One of the more enjoyable aspects of the Agatha Christie adaptations (particularly the ones with Peter Ustinov as Hercule Poirot) is the ability of its actors to bring to life characters who were often dull or underdeveloped in Christie’s novels. The characters were at least as interesting as the plots in those films, and frequently more so. The same is true with The Last of Sheila. None of these characters are very likable, but the actors portraying them are each killing it (no pun intended) without being over-the-top. (Even Welch, who’s not very good here, is playing a movie star who’s probably not very good either. Or maybe that means Welch is simply good at playing a bad actress? Hmmm….)
Dyan Cannon as Christine (a character based on Hollywood agent Sue Mengers, whose client list actually included Cannon) appears to be taking her performance way over-the-top, but you soon realize that Christine’s job as a talent agent calls for her to be over-the-top, brash, loud, bossy, and demanding. When a near accident (perhaps a murder attempt?) happens near Christine, the camera follows her longer than necessary, not to advance the plot, but to reveal more of her character. James Mason’s performance as a has-been movie director may seem too subdued and distant, but what else would you expect from a director who’s hit bottom with yet another failure? Mason isn’t underacting; he’s totally in character.
And then there’s James Coburn as Greene, the mastermind of the entire endeavor. I grew up watching Coburn, always sensing in every movie that behind that trademark grin, he was planning on screwing somebody over. Here as Greene, he seems to have planned everything meticulously, setting up a house of cards that his guests will have the misfortune of knocking down to their own demise.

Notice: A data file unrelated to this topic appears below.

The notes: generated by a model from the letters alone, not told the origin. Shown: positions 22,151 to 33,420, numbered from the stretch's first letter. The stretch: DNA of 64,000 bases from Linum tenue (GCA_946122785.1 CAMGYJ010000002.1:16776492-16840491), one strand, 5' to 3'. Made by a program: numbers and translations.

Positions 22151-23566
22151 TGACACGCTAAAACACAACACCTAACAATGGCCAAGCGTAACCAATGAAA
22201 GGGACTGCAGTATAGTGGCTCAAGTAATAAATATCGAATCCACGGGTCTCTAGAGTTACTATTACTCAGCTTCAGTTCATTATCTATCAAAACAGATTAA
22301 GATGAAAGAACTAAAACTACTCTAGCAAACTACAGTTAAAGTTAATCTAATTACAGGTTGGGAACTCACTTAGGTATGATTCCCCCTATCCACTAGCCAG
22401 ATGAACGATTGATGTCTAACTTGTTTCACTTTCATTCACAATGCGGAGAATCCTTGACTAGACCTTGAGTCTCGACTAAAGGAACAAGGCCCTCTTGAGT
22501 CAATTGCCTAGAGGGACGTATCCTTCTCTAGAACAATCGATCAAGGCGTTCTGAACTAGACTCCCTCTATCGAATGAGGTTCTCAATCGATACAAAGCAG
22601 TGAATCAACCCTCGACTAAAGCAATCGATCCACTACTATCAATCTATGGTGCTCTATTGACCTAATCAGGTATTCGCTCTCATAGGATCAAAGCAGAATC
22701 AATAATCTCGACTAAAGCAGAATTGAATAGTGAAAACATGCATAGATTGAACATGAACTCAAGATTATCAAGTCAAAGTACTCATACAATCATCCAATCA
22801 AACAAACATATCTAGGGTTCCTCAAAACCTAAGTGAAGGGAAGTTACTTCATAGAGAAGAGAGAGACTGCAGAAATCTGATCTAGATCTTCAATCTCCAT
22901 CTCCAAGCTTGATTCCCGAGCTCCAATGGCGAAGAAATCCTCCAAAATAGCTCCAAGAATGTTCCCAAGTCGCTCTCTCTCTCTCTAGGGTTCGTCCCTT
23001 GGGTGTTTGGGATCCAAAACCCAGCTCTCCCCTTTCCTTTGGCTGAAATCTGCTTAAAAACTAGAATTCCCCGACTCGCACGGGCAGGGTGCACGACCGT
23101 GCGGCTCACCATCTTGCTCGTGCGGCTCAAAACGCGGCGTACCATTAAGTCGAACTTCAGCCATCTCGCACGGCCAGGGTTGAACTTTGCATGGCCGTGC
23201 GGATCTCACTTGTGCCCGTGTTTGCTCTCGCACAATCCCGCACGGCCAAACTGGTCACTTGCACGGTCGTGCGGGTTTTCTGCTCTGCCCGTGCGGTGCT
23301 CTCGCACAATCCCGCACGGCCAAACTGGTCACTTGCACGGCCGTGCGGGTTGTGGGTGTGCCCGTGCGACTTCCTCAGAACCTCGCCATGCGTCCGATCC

We think we know where the film is going, but we probably don’t. I’m betting most viewers will be surprised at least once, perhaps more often. Greene’s game is contrived, but the film doesn’t feel contrived. You get the feeling that if someone actually decided to put on such an adventure, it might play out exactly like the one we’re watching.
And perhaps it did. The movie is based on actual scavenger hunts orchestrated by the film’s writers Anthony Perkins and Stephen Sondheim, which included guests such as Lee Remick and George Segal. You have to wonder how much of the shortcomings of the real-life participants turned up in the script. Director Herbert Ross said about the film, “It’s about civilization and barbarism.”1 All the characters onboard have at least one secret they’re trying to conceal, but don’t we all? The Last of Sheila is never preachy, not for a moment, but you can’t help thinking that throughout the fun and mystery, this could be a film about all of us.
It’s very possible that you’ve never heard of The Last of Sheila. It has quite a backstory, including the problems shooting it (featuring some major issues with Raquel Welch) and the way it confused audiences and critics. If you’d like to read more, Dyan Cannon was interviewed for the film’s 40th anniversary in 2013, and I discovered an excellent review at Le Cinema Dreams, which discusses several aspects of the film, including why it was probably too smart for its time. It can (and should) be appreciated now for its wit, excellent performances, direction, pacing and humor. The film is available as a Warner Archive DVD (MOD) and is currently streaming on FlimStruck. (Thanks to Pure Cinema Podcast for making me aware of this film.)
Photos: Film Society of Lincoln Center, Le Cinema Dreams
1 Blume, Mary, “Herb Ross Plays a Film Game in ‘Sheila’”, Los Angeles Times, Jan. 28, 1973